Sunday, July 22, 2012

Ginger's Sunday Sampler - Western Roundup Event

Yee Haw!!! Today, I have the unique opportunity to share a bit of my newest release while still participating in the Western Roundup Giveaway Hop.  Today, Sarah's Heart is my offering.  I love this story, but because some people didn't truly GET the reason for the different-type ending, I have just completed a sequel (novella) to tie everything up for those who needed a little more.  I'm very pleased with the outcome, so you get a twofer today...first Sarah's Heart:


Will the man of mixed blood save her life, or will she save his?

When Sarah Collins sets her sights on California for a new beginning, she never dreams a war party will attack the wagon train she travels on. She and her new-found friend Molly are the sole survivors, but when Molly succumbs to her injuries, Sarah is left alone to find her way back to civilization. While trying to mount a stolen horse, she suffers a rattlesnake bite that threatens to accomplish what the Indians failed. Is it her time to die or does Sarah have a purpose she's yet to discover?


1850 – Somewhere on the Santa Fe Trail

Sarah Collins struggled to open her eyes against the glare, but the pounding pain in her head urged her to keep them closed. She swept the tip of her tongue across cracked lips, her mouth as dry as the feathers in her pillow—yet she felt no downy softness beneath her, only an uncomfortable jabbing in her back. Her palms groped along something gritty. Where was she?

Suddenly patchy memories flooded back. The taste of bile filled her throat. She struggled to sit, groaning as she pushed herself up from the dusty ground and the offending stone stabbing at her spine. Her eyes misted with tears, and fear clutched at her chest as she surveyed what remained of the wagon train.

Grasping her constricting throat, Sarah stood, scanning the eerie site. The bodies of her new friends lay scattered amongst the smoking ruins, some oddly contorted and others positioned just as they’d fallen. Her heart ached for the mother who sat propped against a wagon wheel, clutching her baby to her breast—both obviously dead. Sarah covered her mouth to stifle a scream. Oh sweet Jesus, why kill a defenseless infant?

Was she the only survivor? As evidenced by an attacker’s body lying a few feet from her, someone had interceded and saved her life. There had to be someone else alive. There had to be! The hair on the back of her neck bristled.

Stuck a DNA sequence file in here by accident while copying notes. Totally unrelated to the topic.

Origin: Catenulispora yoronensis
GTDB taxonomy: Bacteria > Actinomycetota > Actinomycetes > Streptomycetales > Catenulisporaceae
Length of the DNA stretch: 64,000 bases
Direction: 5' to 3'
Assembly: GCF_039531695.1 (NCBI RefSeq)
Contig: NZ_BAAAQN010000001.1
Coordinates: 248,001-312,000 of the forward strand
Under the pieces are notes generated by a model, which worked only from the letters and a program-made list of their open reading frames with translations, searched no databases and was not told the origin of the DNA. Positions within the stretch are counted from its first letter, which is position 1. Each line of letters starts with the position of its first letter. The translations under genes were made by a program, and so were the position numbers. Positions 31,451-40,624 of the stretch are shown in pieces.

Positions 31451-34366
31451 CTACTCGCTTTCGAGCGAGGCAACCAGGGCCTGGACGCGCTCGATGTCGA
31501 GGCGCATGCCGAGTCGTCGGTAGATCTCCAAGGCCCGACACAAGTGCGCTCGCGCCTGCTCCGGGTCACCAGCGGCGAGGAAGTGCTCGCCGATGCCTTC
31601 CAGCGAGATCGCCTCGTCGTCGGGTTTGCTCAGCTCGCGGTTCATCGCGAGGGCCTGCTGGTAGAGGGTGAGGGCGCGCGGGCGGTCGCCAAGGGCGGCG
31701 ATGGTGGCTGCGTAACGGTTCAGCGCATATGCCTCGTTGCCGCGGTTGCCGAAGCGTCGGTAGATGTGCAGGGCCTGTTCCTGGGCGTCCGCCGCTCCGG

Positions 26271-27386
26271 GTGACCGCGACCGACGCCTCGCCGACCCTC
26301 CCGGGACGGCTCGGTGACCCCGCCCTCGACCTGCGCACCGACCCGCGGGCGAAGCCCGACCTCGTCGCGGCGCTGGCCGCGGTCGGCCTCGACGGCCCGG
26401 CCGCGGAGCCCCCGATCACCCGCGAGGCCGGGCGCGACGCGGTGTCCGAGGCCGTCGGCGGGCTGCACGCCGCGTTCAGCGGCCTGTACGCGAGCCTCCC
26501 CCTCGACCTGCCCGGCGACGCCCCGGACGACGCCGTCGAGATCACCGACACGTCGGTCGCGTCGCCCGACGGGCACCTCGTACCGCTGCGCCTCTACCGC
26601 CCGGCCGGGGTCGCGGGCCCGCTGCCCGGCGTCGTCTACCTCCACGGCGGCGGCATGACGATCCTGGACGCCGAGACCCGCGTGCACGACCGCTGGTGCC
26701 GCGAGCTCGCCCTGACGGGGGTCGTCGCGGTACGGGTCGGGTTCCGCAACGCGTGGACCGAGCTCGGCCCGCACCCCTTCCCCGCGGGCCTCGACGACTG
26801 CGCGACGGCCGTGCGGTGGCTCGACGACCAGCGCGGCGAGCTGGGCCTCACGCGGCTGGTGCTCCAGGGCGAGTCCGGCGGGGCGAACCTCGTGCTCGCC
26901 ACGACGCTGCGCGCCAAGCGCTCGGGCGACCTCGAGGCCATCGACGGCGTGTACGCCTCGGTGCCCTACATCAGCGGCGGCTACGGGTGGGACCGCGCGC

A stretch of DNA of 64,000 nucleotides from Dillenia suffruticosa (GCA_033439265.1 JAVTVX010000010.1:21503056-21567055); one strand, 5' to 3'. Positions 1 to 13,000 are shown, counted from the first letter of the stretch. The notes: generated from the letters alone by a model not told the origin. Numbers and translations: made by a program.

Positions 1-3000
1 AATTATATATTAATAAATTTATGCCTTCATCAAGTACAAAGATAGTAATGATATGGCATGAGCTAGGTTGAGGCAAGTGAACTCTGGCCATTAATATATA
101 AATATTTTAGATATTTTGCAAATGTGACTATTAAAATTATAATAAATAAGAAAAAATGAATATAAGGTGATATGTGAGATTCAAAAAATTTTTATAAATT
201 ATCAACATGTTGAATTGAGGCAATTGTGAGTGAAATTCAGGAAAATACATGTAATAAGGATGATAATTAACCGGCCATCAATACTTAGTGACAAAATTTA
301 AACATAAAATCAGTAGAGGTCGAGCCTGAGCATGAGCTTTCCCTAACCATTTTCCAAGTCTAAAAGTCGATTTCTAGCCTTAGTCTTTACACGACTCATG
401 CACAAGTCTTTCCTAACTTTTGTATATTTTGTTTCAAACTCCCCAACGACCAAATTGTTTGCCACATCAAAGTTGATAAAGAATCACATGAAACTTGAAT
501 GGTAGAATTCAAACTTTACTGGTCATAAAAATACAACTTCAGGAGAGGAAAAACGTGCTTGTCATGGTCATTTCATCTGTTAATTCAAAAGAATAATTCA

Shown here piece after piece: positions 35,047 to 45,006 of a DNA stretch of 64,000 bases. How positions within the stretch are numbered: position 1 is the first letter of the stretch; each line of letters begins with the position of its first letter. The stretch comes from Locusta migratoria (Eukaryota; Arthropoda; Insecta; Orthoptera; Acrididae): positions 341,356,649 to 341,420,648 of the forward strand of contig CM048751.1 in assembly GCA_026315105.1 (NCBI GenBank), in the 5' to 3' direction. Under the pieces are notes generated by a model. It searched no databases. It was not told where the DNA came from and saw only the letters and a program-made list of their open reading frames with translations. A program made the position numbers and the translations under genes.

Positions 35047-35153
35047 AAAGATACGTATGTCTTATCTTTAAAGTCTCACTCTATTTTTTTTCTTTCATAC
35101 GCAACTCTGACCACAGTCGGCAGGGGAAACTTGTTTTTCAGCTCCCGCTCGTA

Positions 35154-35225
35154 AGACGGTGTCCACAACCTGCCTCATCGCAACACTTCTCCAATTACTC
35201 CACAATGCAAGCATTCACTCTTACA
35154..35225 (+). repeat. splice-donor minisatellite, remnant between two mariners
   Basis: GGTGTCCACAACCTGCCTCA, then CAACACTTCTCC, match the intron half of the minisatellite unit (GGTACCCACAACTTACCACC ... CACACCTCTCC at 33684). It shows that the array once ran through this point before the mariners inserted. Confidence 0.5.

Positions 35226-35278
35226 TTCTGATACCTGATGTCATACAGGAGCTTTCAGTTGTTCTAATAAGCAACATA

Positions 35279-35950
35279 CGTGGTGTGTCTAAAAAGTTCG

If not for the carnage, the day would be beautiful—wispy clouds floated in a powder blue sky, and an endless sea of waving prairie grass announced the arrival of spring. The only sound came from water bubbling in the nearby stream as it traveled over a rocky bed.
Sarah remembered everything now. They had just made camp when war cries sliced the air. A few hours of daylight remained, but one family’s illness prompted the wagon master to halt travel for the day. Supper fires hadn’t even been lit when a band of whooping Indians with painted faces stormed the group. There must have been twenty or more on horseback. The last thing Sarah recalled was running to fetch her rifle.

She dusted off and inspected her body for injury. Other than her throbbing head, she assumed she was all right until something warm trickled into her eye. Her fingertips reddened from touching a sticky substance on her temple, and she flashed back to the terror of looking into the scarred face of the brave whose tomahawk struck only a glancing blow. Recalling those hate-filled eyes sent a shudder through her.

Her bonnet dangled down her back, its ribbon annoyingly tight across her throat. She pulled at the ties, easing the choking feeling, and then inspected the stained head covering. After wiping her bloodied hand on the yellow gingham, she tossed it to the ground where her body’s partial outline still etched the dirt.

The sun hadn’t risen very high above the horizon. She must have been unconscious all night. Releasing a pent up breath, she lifted her dress and ripped a piece from her petticoat, folded the cloth and held it to her wound. Fear clutched at her core, and unbridled tears ran down her cheeks as she prayed to see another living soul. Surely she was no better than the rest of these simple folk who were trying to find a new start. Why would God spare only her?

“Hello, can anyone hear me?” She called out in a faltering voice, then scanned the campsite and listened, but no answer came. Nothing moved.

Sarah started toward her smoldering Conestoga, now barely recognizable. She’d used her last penny to buy the wagon to make this trip, hiring a driver and packing everything she owned into the beautifully crafted prairie schooner. This wasn’t how things were supposed to be. Headed for California, she wanted to leave all her bad memories in Missouri and forge new and happier ones. Maybe any minute she would awaken and discover this was all just a horrible nightmare. The pain in her head dragged her back to reality.

The smaller wagon behind Sarah’s, unscathed except for the arrows jutting from the canvas covering, bore testament to the violent attack. In contrast, the delicate feathers decorating the shafts gently swayed in the breeze. Drifting smoke stung her eyes. She called out again, but still no response.

Gathering her wits, Sarah forced her reluctant legs to move. Unsteady at first, her determination gave her strength. She fought the urge to retch when passing the body of the wagon master, Mr. Simms. The top of his head had been slashed off, leaving a bloody pulp. She jerked her gaze away only to see three more male bodies, one clutching a lance stuck deep in his chest. All had been desecrated in the same manner.